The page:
Dental cells

Dental pulp stem cells (DPSCs) are derived from the dental pulp; the soft living tissue within teeth. These cells are pluripotent and are able to differentiate into tissues that bare similarity to mesoderm, endoderm and ectoderm layers (Atari et al, 2012). Additionally they are also able to differentiate in to adipocytes and neural like cells (Gronthos et al, 2002). In the lab, these cells are commonly extracted from postnatal teeth, wisdom teeth and deciduous teeth, thus serving as an efficient and a non-invasive method of extracting stem cells. Consequently, DPSCs serve as a promising source of cells, for tissue engineering applications (Morsczeck and Reichert. 2018).

Limitations of monolayer cultures of DPSCs

Majority of our understanding of the physiological mechanisms involved in dental pulp stem cells rely on data collected from 2D monolayer cell cultures (Baker and Chen, 2012). Recent studies suggests that 2D cells cultures of Dental pulp stem cells, show a more simplified morphology and properties different to the native state. 2D cultures of these stem cells are also unable to replicate the intracellular interactions and cell-extra cellular matrix (ECM) interactions that are necessary to mimic in-vivo like structure and function (Zhang et al, 2018). To this end, 3D cell cultures are an excellent alternative approach as it overcomes the imitations present in 2D cultures and mimic in-vivo conditions.

Scaffold free spheroid cultures

The commonly used 3D culture techniques include, hanging drop method, suspension culture, and scaffold based and scaffold free models, and magnetic levitation (Bu NU et al, 2020) . Among the scaffold free models, the use of ultra low attachment plates coated with specialized polymer solution is excellent for culturing dental pulp stem cells, with in-vivo like structure and function, and increased cell viability. These DPSC spheroids were formed within 24 hours, with increased pluripotent markers, and adipogenic and osteogenic potential, compared to traditional 2D cultures (Xiao and Tsutsui, 2013). In this regard, spheroid cultures of dental pulp stem cells prove to be a rapid, reliable, and physiologically relevant cell culture system for tissue engineering applications.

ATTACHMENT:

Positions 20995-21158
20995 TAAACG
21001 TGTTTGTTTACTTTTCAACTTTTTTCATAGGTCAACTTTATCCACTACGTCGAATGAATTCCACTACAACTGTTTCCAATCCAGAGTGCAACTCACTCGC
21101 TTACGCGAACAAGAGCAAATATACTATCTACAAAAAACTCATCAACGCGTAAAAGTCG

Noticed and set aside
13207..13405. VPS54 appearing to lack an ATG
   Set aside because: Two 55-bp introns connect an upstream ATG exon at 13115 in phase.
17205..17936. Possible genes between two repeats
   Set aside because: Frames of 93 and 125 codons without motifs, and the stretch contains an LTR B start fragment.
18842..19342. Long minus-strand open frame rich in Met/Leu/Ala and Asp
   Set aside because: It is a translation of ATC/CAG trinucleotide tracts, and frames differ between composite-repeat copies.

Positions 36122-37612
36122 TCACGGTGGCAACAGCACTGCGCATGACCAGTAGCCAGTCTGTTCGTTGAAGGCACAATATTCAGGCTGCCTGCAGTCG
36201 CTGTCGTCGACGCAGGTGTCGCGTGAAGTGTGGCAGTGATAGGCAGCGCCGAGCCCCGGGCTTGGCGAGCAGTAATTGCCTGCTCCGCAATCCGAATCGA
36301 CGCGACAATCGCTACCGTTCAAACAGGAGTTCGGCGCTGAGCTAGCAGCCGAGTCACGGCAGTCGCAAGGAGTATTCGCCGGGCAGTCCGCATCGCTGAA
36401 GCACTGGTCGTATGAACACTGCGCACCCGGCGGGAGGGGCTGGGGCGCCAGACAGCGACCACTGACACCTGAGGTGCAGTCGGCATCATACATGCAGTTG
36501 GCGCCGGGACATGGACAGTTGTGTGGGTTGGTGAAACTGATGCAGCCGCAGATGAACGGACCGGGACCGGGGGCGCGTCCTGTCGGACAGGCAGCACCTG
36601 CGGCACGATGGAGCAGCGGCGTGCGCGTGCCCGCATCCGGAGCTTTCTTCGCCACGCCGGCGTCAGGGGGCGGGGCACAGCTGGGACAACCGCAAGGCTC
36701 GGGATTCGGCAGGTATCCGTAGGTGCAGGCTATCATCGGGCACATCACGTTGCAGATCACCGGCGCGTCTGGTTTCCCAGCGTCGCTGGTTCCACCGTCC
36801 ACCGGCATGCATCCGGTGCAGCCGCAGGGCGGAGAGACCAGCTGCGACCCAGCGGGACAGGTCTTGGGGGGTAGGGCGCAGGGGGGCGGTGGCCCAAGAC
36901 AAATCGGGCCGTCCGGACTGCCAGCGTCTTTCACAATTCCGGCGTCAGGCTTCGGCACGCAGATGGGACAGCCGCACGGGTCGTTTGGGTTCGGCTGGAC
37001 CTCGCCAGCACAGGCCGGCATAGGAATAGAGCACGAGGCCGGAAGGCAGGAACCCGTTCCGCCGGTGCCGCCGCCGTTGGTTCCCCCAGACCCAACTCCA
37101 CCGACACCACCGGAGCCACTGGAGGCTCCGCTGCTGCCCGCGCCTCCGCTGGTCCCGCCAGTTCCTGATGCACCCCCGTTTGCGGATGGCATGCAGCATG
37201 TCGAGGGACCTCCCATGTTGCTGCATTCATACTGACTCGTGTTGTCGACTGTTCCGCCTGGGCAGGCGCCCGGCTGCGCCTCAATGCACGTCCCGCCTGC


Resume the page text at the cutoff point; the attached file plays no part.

1. Atari, M.; Gil-Recio, C.; Fabregat, M.; García-Fernández, D.; Barajas, M.; Carrasco, M. A.; Jung, H. S.; Alfaro, F. H.; Casals, N.; Prosper, F.; Ferrés-Padró, E.; Giner, L. (2012). “Dental pulp of the third molar: A new source of pluripotent-like stem cells”. Journal of Cell Science. 125 (Pt 14): 3343–56. doi:10.1242/jcs.096537. PMID 22467856.

2. Gronthos, S.; Brahim, J.; Li, W.; Fisher, L. W.; Cherman, N.; Boyde, A.; Denbesten, P.; Robey, P. G.; Shi, S. (2002). “Stem cell properties of human dental pulp stem cells”. Journal of Dental Research. 81 (8): 531–5. doi:10.1177/154405910208100806. PMID 12147742. S2CID 8921170.

3. Morsczeck, C.; Reichert, T. E. (2018). “Dental stem cells in tooth regeneration and repair in the future”. Expert Opinion on Biological Therapy. 18 (2): 187–196. doi:10.1080/14712598.2018.1402004. PMID 29110535. S2CID 41147569.

4. Baker B.M., Chen C.S. Deconstructing the third dimension–how 3D culture microenvironments alter cellular cues. J. Cell Sci. 2012;125:3015–3024. doi: 10.1242/jcs.079509.

5. Zhang S., Buttler-Buecher P., Denecke B., Arana-Chavez V.E., Apel C.A. Comprehensive analysis of human dental pulp cell spheroids in a three-dimensional pellet culture system. Arch. Oral Biol. 2018;91:1–8. doi: 10.1016/j.archoralbio.2018.02.008.

6. Bu NU, Lee HS, Lee BN, et al. In Vitro Characterization of Dental Pulp Stem Cells Cultured in Two Microsphere-Forming Culture Plates. J Clin Med. 2020;9(1):242. Published 2020 Jan 16. doi:10.3390/jcm9010242

7. Xiao L, Tsutsui T. Characterization of human dental pulp cells-derived spheroids in serum-free medium: stem cells in the core. J Cell Biochem. 2013 Nov;114(11):2624-36. doi: 10.1002/jcb.24610. PMID: 23794488.